June 21, 2018
In the past few weeks and months I have grown a little concerned, if not worried, when observing how people use the biblical scripture for moral and political arguments. This is why I want to share some reflections on how to read scripture: There have been many examples like the use of Psalm 139 (I have formed you in the womb of your mother”), but recently it was a couple of verses in Romans 13 (which you find at the sidebar).
You may ask why that is so worrisome, since one of the reformation’s main efforts was to have the Bible translated into the common language so that everybody would be able to interpret scripture. This goal, however, also transfers the responsibility to the single person to be critical and to ask questions.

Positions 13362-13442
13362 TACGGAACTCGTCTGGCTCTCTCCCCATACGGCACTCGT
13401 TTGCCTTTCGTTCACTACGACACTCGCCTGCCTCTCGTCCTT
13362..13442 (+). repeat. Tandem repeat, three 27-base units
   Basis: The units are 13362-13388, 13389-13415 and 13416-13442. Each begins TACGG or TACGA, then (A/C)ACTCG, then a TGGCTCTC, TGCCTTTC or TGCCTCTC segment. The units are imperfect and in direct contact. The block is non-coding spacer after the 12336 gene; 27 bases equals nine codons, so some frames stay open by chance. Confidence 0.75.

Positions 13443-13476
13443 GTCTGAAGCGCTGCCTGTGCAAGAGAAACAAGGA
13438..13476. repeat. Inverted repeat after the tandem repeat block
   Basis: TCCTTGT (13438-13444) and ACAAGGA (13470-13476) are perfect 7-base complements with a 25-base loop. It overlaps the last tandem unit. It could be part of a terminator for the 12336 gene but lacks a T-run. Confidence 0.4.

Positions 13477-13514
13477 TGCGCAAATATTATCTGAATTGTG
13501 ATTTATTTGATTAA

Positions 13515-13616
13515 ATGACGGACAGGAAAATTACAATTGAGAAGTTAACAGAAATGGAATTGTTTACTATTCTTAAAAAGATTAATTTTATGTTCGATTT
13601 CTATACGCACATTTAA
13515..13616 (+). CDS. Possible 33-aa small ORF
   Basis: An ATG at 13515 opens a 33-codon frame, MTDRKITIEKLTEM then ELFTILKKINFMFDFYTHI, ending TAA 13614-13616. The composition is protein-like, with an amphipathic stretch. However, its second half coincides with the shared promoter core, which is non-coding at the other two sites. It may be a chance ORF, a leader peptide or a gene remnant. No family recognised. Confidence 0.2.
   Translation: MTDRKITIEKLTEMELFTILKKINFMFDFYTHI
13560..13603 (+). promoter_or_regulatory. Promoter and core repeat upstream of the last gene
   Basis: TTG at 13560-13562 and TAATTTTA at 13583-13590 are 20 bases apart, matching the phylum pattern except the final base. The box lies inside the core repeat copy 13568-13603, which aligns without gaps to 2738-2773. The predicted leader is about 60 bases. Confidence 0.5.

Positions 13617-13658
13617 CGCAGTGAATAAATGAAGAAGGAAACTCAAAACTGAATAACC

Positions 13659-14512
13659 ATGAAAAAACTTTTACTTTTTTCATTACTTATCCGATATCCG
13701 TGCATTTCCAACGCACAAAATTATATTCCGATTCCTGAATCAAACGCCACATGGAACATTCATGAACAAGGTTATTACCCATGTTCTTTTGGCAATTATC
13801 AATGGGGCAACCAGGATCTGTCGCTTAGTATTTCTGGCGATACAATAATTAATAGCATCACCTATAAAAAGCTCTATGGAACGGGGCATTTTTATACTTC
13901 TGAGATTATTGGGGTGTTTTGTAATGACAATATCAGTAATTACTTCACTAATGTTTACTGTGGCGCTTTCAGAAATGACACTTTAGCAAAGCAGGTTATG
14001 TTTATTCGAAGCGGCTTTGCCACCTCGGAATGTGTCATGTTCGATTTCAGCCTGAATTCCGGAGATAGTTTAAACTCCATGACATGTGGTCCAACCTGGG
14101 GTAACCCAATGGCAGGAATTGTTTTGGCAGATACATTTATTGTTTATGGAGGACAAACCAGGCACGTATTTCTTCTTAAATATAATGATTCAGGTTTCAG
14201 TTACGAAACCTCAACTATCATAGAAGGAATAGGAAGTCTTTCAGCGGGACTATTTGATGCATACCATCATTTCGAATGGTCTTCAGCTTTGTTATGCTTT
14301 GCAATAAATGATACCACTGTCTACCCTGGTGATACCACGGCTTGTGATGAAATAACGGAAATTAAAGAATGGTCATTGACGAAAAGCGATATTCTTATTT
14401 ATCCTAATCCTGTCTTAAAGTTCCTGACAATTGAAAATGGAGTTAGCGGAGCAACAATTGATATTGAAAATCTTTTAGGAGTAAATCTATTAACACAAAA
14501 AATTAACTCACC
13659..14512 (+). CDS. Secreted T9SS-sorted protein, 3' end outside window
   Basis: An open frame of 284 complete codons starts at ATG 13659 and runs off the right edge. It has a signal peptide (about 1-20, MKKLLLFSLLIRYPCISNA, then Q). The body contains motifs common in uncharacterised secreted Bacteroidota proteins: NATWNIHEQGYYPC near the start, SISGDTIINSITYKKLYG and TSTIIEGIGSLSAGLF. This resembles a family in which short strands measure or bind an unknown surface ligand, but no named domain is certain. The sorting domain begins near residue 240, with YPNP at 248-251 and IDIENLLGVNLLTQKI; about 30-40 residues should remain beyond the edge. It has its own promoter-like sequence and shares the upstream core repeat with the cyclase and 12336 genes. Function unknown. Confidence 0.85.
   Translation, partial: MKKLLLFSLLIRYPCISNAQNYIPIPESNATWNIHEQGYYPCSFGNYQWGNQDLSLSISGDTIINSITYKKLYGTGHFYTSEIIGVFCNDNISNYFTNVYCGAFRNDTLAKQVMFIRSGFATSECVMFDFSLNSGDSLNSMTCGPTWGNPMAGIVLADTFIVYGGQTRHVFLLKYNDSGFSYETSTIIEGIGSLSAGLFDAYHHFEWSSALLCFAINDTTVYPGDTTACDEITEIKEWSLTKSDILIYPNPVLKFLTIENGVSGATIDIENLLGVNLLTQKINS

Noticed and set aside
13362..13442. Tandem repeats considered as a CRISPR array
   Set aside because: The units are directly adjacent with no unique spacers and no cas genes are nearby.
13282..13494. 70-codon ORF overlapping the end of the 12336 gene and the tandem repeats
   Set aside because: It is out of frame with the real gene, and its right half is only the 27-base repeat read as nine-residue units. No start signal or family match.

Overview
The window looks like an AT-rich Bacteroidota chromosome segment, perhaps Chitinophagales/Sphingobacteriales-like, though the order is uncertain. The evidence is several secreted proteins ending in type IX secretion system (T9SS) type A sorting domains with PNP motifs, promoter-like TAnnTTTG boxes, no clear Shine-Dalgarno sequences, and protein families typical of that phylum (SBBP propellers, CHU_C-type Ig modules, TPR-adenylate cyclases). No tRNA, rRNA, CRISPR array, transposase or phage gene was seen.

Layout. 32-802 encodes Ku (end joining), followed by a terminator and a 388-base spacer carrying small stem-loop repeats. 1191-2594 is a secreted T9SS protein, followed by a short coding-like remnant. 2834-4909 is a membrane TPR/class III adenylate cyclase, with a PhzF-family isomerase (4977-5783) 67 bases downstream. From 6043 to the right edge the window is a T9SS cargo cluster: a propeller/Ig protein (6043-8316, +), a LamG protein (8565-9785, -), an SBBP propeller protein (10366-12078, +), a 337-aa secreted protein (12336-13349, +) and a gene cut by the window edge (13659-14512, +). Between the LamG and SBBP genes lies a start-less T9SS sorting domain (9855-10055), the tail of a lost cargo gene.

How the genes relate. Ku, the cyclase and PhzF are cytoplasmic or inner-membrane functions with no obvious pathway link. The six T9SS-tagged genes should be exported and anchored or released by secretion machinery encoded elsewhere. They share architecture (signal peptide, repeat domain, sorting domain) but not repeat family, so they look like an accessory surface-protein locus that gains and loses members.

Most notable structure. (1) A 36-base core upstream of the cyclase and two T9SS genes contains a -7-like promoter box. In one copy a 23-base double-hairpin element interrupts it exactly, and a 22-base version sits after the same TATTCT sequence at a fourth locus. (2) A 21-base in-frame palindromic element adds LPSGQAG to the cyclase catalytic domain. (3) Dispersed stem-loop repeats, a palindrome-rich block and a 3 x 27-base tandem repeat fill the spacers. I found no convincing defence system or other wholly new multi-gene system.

Subsequently, in an era of enlightenment, scripture was interpreted critically, putting it in its different contexts. People started to argue for moral issues not based on the argument: “because the Bible says”, but on the question why the Bible says what it says. As one example, one would put Romans 13 in its various contexts.
In its historical context, Paul tries to calm the congregation down as there have been many protests against the current tax collection in Rome. As a Roman citizen, and being afraid of consequences for the Christian community, Paul asks them to obey. And he gives a reason to obey: He assumes the government is doing good for the people; he assumes that by doing that good it does God’s will through the law.
Another context is the context within scripture: the irony in his remarks is that in verses 8-10, Paul gives the answer what the law he was talking about really is and what the government should do:
Love your neighbor as yourself
The Scripture gives us this direction, not because it says so; but because in following that commandment, we are creating a better community.
Peace and grace!